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Red Fir (Abies magnifica)

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Firs and other evergreens are like a skeleton to hang your garden on. Unless you’re planning major logging (which means any garden near your trees will probably be destroyed, too, along with soil compaction), if you live where evergreens grow, you will have them with you as dominating presences.

Red firs (the name comes from the color of the bark) are huge trees, and when there’s a group of them, they dominate the scene. In the nicest kind of way.

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A friend of mine who gardens in the mountains has red firs standing at intervals in her yard. Her garden works and weaves through them wonderfully–but she and her husband have had to resign themselves to a shade garden in all but a few spots. Fire laws now mandate that no two tree crowns should touch near a dwelling, so some of their trees have been taken out.
Fire danger is one reason to do selective logging. And there are others. While I’m not in favor of wholesale tree-cutting, some trees become diseased or rot at the root. If these trees are within hitting distance of your house, they could do serious damage in the next storm or high wind. They could also infect the trees next to them.

The red firs in the mountains where I stayed had an epidemic some years back. I believe it was the fir engraver beetle, which gains the upper hand when trees are stressed by drought.  If you think a bark beetle is no big deal, just consider what girdling a tree does. I have seen ponderosa pines in my area, stressed by drought and infested with another kind of beetle, topple their hundred-feet lengths. When there’s a lot of this around, it gets pretty scary.

I’ve got to give the Forest Service credit where credit is due: they marked all of the diseased red firs and had them taken out. While I was horrified at first, to see how many they were marking (at the same time looking at the masses of sick trees on further hillsides), I was pleasantly surprised when the deed was done. This gargantuan tree-cutting project made for a healthier woods, and after a few years you could barely tell what had gone on. (We had some heavy-snow winters after that, which I’m sure helped, since the trees now got enough water for their health.)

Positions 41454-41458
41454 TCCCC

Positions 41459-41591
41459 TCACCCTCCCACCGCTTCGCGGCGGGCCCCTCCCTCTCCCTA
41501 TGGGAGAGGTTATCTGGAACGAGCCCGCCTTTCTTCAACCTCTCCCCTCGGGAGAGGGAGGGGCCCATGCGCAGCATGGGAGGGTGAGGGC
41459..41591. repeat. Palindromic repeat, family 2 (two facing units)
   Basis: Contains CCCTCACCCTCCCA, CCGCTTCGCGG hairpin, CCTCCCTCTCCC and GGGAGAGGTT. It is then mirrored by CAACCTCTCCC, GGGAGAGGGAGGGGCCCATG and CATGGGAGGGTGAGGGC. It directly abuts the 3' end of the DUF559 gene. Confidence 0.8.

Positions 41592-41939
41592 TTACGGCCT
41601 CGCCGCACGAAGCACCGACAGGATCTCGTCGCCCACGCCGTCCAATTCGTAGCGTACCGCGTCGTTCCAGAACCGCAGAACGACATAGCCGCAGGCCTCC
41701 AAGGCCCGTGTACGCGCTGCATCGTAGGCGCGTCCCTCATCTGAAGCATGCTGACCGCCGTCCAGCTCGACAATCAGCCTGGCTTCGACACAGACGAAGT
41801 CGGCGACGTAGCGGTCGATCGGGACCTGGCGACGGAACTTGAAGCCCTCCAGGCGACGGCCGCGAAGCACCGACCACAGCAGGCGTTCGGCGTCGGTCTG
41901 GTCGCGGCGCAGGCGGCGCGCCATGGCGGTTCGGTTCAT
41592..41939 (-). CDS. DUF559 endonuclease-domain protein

In this picture, the  red fir forms a focal point. In the background, more firs repeat the theme, bringing foreground and background subtly together.

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For those of you who think of conifers as monochromatic, here’s a  picture to help  change your mind:

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One way to tell red firs from other types is their rounded, not pointed, tops. This year, the tops of these seemed uncommonly full of green cones. Maybe we are due for a hard winter. Maybe it’s because we had a very dry winter last year, which tends to make plants fruit frantically with desperation crops, so that their tribe will go on. Or maybe it’s neither one of these. Nature is full of mysteries, and the more of them we figure out, the more of them we find.

Reference:

National Forest Service site

{ 2 comments… add one }

  • Northern Shade September 21, 2008, 8:37 am

    I love conifers in the landscape. They are beautiful and majestic. In Alberta (zone 3) we have snow cover for about 6 months of the year. During winter, all traces of annuals have rotted away, perennials have been covered, and shrubs have only twigs (if they are tall enough to stick out of the snow). It would look very barren indeed, if not for the conifers. In my front yard I have two tall spruce trees and a large pine, while in the back I have a tall pine. I also have a number of smaller yews. When driving down the street in winter, I enjoy seeing the green boughs covered in snow. Without conifers, the city is a wasteland of twigs and houses, all covered in white.

  • Pomona Belvedere September 22, 2008, 2:10 pm

    When you have snow that much of the year, the winter landscaping really is important. Where I live is more mixed conifers and deciduous. I envy you that variety of conifers, there’s something about them that’s very satisfying.

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